Hope you all enjoyed the game. I know a lot of people in San Francisco who didn't.
Every year the billionaires of the National Football League take over a metropolitan area for two weeks in the winter. Here in the Bay Area that meant:
-- homeless evicted from the downtown area and around Levi Stadium which is in Santa Clara 40 miles South of San Francisco.
When homeless advocates suggested the "tent city" set up for the homeless could be made permanent, they were met with silence from the city and county officials. When they attempted to march on Super Bowl City in protest, suddenly hundreds of riot geared police were marshaled from some hidden National Guard armory.
-- Super Bowl City is in San Francisco, not Santa Clara. Six blocks of downtown are closed off for the better part of two weeks. Kind of okay for the restaurants but the regular shops, dry cleaners and postal box places are basically out of business for the big game. No parking and everyone coming anywhere near Super Bowl City is subject to search, not just those entering the fenced off SBC.
To celebrate the big event, a dozen or more Super Bowl idols were erected throughout the City.
Several had to be removed after they were repeatedly defaced by residents who apparently are not all in on the Super Spew of the NFL invading their neighborhood.
-- But the darkest side of the Super Bowl is sex trafficking. The media has been saturated with a NFL led blitz of "news" pieces that seek to demonstrate that Super Sex is an urban myth. Yet studies have shown as much as a 300% increase in online sex services in the cities that have previously hosted the Super Bowl.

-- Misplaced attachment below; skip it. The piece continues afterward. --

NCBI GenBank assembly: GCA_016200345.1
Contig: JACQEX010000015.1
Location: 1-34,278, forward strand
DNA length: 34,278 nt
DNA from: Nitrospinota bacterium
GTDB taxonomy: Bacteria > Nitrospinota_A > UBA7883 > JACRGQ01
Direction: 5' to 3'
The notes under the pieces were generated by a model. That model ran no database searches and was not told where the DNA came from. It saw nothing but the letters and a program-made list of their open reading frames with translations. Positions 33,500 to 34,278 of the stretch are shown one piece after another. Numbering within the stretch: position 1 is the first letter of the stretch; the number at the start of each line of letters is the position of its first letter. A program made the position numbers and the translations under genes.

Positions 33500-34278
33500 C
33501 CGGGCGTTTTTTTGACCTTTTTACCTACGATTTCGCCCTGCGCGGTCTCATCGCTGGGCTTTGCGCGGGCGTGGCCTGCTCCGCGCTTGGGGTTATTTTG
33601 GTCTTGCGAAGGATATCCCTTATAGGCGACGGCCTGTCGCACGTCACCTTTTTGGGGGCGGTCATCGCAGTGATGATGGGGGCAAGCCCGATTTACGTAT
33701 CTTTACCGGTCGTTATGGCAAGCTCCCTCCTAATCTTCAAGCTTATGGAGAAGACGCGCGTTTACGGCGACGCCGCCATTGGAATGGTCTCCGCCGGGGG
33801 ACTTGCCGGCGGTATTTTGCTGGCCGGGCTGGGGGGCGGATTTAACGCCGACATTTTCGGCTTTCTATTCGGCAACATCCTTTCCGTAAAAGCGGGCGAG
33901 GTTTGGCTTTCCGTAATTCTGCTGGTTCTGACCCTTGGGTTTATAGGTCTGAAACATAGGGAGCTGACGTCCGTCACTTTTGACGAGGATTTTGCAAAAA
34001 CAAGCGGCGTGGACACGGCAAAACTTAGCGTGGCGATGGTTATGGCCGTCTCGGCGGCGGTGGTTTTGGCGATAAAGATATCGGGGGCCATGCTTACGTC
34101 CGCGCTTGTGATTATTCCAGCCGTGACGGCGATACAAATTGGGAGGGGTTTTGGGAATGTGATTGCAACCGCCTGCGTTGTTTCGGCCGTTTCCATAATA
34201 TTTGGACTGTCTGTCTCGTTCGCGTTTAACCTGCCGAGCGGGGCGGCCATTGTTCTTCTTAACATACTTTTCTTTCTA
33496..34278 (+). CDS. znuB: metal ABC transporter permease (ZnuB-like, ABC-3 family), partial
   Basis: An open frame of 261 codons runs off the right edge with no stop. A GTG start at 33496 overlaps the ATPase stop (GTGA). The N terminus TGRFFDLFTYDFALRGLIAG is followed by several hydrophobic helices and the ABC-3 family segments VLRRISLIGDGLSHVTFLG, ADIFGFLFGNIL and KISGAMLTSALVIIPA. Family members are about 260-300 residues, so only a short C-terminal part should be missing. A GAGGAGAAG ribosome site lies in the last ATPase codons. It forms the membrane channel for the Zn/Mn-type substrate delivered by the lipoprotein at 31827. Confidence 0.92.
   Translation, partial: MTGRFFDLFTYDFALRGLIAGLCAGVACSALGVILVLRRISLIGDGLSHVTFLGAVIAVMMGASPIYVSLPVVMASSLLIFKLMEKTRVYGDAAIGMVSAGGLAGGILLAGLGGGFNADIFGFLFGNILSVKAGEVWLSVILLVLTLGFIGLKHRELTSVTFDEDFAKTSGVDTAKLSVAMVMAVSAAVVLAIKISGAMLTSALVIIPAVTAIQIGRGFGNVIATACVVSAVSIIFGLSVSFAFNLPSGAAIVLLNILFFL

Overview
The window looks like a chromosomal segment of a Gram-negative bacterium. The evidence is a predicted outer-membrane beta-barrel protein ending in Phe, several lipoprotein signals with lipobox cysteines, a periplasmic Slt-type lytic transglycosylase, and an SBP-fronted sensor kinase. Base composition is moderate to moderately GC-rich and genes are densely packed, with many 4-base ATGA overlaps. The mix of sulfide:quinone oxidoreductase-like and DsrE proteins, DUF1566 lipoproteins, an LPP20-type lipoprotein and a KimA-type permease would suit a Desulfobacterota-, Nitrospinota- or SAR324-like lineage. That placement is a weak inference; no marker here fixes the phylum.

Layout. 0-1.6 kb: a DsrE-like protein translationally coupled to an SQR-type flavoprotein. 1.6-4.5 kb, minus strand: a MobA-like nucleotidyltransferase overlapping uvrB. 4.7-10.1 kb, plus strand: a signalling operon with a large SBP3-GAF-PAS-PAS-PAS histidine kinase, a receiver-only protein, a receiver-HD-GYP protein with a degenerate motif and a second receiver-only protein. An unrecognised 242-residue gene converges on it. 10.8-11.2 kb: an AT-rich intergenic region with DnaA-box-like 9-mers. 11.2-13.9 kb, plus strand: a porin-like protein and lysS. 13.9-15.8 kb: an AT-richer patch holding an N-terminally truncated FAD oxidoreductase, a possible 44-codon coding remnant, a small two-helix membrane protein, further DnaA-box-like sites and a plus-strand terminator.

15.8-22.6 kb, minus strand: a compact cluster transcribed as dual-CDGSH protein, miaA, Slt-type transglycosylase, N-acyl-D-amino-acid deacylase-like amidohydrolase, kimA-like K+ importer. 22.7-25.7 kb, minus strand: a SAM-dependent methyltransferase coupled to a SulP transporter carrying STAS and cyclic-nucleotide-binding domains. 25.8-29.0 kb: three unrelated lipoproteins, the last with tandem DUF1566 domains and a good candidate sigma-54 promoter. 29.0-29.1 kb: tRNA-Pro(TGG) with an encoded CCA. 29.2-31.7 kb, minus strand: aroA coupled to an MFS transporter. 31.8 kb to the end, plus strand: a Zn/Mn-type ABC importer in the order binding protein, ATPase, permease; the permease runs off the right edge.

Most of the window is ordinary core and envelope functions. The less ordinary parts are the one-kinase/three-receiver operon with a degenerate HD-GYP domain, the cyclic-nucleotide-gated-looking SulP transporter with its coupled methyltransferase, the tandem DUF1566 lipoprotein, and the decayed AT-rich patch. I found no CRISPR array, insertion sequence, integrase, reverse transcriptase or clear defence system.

-- Ticket prices for the game have now reach $4,000 but those in the know tell us that if you waited until the day before the game, you could score decent seats for less than three grand.
Did I mention the private airports around the Bay Area added acres of tarmac to park the influx of private jets for the weekend?
But weren't those puppy commercials cute?
For more see: The Super Bowl and a Broken San Francisco in The Atlantic and
Finally, a really brilliant summary of how most of the Bay Area residents felt about the Super Invasion.
" . . . the Super Bowl did not serve SF at all well. And if all reports are accurate, San Francisco did not serve the event well. We were, apparently a lousy host; the City failed in numbers ways to make space for all the ridiculousness the NFL's cavalcade of orchestrated brutality hurls forth."